Prominent U.K. investor Neil Woodford has been calling for a four-way breakup of GlaxoSmithKline ($GSK), a company he says is too "complicated" for its own good. But take it from GSK vaccines chief Moncef Slaoui--splitting apart is a bad idea, at least on the vaccines front.GSK's Moncef Slaoui
As Slaoui told FiercePharma in an interview, the British drugmaker's vaccines business has "enormous synergies" with its pharmaceuticals business. While R&D and manufacturing are currently separated between the two units, when it comes to distribution and back-office functions--such as finance, legal, compliance and HR--there's significant overlap, he said.
Beyond that, keeping the divisions under the same umbrella affords the company more opportunities to get their products noticed. Public health authorities and ministries of health want to talk about vaccines, which gives GSK the chance to talk up its medicines, too. And conversely, "our commercial presence driven by our pharmaceutical portfolio allows us to have a commercial presence for vaccines," Slaoui said.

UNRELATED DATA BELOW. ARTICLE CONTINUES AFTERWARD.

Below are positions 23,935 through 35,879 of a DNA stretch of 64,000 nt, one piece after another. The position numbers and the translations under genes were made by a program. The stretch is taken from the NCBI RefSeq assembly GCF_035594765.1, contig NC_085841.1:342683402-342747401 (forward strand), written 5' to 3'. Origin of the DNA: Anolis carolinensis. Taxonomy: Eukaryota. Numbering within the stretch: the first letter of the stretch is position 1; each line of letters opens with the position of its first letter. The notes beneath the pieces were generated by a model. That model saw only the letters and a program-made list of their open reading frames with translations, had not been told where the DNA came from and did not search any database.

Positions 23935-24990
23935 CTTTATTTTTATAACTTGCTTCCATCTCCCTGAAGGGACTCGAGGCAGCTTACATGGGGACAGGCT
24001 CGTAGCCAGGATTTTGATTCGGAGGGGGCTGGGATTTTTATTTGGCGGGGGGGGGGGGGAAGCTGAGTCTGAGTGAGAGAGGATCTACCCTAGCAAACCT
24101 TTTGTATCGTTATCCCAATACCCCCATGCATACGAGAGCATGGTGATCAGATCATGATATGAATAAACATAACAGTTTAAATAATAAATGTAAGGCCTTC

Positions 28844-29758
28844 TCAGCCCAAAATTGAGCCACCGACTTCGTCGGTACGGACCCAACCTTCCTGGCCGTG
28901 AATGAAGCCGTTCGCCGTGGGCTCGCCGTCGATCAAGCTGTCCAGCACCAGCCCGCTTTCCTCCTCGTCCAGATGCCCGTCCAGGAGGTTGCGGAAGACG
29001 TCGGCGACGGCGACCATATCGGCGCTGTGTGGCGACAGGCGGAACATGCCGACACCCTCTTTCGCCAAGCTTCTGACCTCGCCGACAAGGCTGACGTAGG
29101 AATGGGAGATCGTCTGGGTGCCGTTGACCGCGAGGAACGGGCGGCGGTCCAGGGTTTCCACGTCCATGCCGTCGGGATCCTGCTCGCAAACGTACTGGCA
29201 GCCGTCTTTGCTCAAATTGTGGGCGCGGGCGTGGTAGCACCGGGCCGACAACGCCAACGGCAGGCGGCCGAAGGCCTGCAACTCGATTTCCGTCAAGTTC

The moral of the story? "Separating those parts of the business, I think, would equate to a very, very significant loss of opportunity and a much, much higher cost structure," he said.
That's not to say there aren't areas of Glaxo's business that would be easier to separate. At the J.P. Morgan Healthcare Conference, CEO Andrew Witty noted that the company's consumer health division--a Glaxo-controlled joint venture with Novartis ($NVS) set up as part of their multibillion-dollar asset swap last year--is so big in scale that "it could one day have a life of its own."
But while the heft of that business "creates the optionality for potentially different structures down the road," don't expect a spinoff to happen overnight. First, "we certainly have a year or two more of work to finish" around integrating the pieces it gained in the Novartis transaction, he said.
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